Wealthy Romans organised  elaborate banquets at which many courses of food were served. People were expected to dress correctly at dinner. A wide variety of  foods were eaten in pre-Roman Britain but both farming and cooking would have remained much the same,  after the first century,  for the poorer peoples who had less access to Roman wealth. If we can accept that the people who lived in Britain prior to the coming of the Romans were Celts, then the process of Romanisation would have affected such people in different ways, according to geography and to social and economic status. High-status individuals would have become roundly Romanised, adopting the manners and dress of the culture into which they were drawn.

The common people, on the other hand, would have clung on to their culture and would have had less access to the opportunities offered by the Romano-British economy. Most of what we know about the process of Romanisation comes from the archaeological evidence rather than from written records, certainly for the first four centuries of Roman occupation. The Romans had an early influence on dining and cooking, as we can see from the variety of plates, dishes, bowls and cooking vessels which have been found and a lot of these were being made by local craftsmen (Frere, 1987.) The Britons had developed a taste for Roman food even before the Claudian invasion. Kitchen pots were being made here in the first century. The quantity of amphorae found around the country indicates that large quantities of wine and olive oil were being imported, suggesting that its consumption was not limited to the aristocracy.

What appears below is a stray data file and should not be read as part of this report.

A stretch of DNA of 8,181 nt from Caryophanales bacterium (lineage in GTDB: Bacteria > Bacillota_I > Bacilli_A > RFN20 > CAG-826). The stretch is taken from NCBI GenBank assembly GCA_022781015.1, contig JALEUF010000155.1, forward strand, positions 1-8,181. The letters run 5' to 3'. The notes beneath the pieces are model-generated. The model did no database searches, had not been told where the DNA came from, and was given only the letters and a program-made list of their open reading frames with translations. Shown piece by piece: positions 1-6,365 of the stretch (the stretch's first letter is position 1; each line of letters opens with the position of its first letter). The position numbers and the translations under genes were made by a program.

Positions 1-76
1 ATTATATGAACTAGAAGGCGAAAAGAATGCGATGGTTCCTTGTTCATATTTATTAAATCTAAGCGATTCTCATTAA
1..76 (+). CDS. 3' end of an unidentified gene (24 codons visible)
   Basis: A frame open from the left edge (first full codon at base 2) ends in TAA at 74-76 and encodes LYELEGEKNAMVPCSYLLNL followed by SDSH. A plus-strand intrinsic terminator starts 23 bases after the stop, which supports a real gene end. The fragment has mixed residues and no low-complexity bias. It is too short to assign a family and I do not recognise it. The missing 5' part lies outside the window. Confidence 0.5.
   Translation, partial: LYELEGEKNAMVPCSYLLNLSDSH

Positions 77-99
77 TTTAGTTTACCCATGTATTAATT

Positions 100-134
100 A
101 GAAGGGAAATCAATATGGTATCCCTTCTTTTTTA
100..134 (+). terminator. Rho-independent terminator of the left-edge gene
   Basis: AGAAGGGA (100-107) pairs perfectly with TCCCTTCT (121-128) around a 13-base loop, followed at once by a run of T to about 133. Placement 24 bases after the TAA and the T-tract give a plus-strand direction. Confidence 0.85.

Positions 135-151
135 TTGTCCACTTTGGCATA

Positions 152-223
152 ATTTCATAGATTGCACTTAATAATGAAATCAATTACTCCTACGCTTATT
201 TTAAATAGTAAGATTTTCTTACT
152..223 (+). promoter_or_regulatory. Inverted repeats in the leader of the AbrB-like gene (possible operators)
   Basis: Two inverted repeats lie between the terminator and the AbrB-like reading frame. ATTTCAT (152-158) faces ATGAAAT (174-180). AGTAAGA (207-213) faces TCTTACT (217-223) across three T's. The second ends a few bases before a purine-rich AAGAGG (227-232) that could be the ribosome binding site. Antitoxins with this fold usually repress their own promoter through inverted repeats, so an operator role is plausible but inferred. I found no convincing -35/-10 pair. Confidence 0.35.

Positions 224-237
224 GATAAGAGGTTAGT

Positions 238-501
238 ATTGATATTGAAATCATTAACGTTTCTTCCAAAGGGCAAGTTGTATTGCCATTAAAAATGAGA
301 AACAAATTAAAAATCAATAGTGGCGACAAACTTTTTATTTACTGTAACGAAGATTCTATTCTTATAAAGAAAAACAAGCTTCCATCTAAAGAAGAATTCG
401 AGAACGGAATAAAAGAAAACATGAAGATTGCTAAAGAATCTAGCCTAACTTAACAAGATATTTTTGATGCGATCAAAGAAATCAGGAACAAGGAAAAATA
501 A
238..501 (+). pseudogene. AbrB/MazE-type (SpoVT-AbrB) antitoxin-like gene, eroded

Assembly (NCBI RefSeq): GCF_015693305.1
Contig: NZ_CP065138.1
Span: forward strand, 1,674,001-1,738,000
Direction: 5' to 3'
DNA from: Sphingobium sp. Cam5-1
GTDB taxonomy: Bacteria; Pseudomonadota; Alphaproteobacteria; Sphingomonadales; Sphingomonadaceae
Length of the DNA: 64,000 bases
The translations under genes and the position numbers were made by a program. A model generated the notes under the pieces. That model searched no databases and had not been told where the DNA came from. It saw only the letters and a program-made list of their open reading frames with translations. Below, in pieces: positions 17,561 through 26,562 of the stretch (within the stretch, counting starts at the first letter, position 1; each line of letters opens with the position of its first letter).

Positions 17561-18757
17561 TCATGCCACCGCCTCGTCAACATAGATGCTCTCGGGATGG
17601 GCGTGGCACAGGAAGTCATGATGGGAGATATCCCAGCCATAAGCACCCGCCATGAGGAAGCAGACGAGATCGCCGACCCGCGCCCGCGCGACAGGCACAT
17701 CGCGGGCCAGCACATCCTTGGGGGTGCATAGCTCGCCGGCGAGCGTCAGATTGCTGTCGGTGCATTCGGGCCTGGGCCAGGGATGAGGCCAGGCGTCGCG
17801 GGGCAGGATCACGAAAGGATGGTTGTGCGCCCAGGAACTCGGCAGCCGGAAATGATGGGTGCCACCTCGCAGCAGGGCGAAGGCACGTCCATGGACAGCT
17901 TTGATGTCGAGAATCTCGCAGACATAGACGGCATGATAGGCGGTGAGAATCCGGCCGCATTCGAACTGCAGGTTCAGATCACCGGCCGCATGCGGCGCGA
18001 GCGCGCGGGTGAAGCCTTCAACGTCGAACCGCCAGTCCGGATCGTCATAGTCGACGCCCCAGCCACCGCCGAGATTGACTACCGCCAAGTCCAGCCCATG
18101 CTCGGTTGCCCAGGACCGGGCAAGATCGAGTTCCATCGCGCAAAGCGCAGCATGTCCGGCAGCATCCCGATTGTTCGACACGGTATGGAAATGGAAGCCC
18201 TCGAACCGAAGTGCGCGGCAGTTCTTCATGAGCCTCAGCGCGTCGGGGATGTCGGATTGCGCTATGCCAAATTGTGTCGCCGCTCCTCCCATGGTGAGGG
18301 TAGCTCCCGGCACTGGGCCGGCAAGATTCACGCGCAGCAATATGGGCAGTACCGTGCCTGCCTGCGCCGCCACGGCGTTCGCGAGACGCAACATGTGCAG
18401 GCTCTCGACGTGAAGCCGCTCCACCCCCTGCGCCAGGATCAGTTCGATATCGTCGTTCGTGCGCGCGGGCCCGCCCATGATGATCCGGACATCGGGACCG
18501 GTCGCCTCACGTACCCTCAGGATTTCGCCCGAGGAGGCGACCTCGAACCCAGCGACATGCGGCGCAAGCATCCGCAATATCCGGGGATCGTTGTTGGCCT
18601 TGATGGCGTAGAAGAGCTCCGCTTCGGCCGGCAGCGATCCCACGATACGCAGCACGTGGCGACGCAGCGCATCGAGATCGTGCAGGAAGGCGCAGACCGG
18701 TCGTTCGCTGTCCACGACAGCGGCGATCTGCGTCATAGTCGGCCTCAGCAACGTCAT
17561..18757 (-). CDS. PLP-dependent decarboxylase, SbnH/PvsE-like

In the countryside the peasants were using Roman coins to buy pots and some of them were working on farms established by the Romans. Some peasants began building rectangular houses to replace their traditional round houses. The Romans ate from clay vessels – bowls mainly – but the wealthy also had glass goblets and wine jugs. Pottery-making centres flourished in  places where there was a  supply of suitable clay. ‘The more utilitarian domestic vessels were produced in a great number of local potteries, both large and small, all over the lowland zone and father north where clay and fuel were available’ (Frere, 1987). As the Roman army did not normally make their own pottery, they awarded contracts to local pot-makers, particularly those in the Midlands. Kilns in certain regions were producing pottery on a large-scale for both the military and civilian markets, from the time of Hadrian onwards. Finds at digs have used shards from such pottery to date the layers in which they were found. Replicas of such vessels have been constructed in order to show archaeological students how to identify such fragments.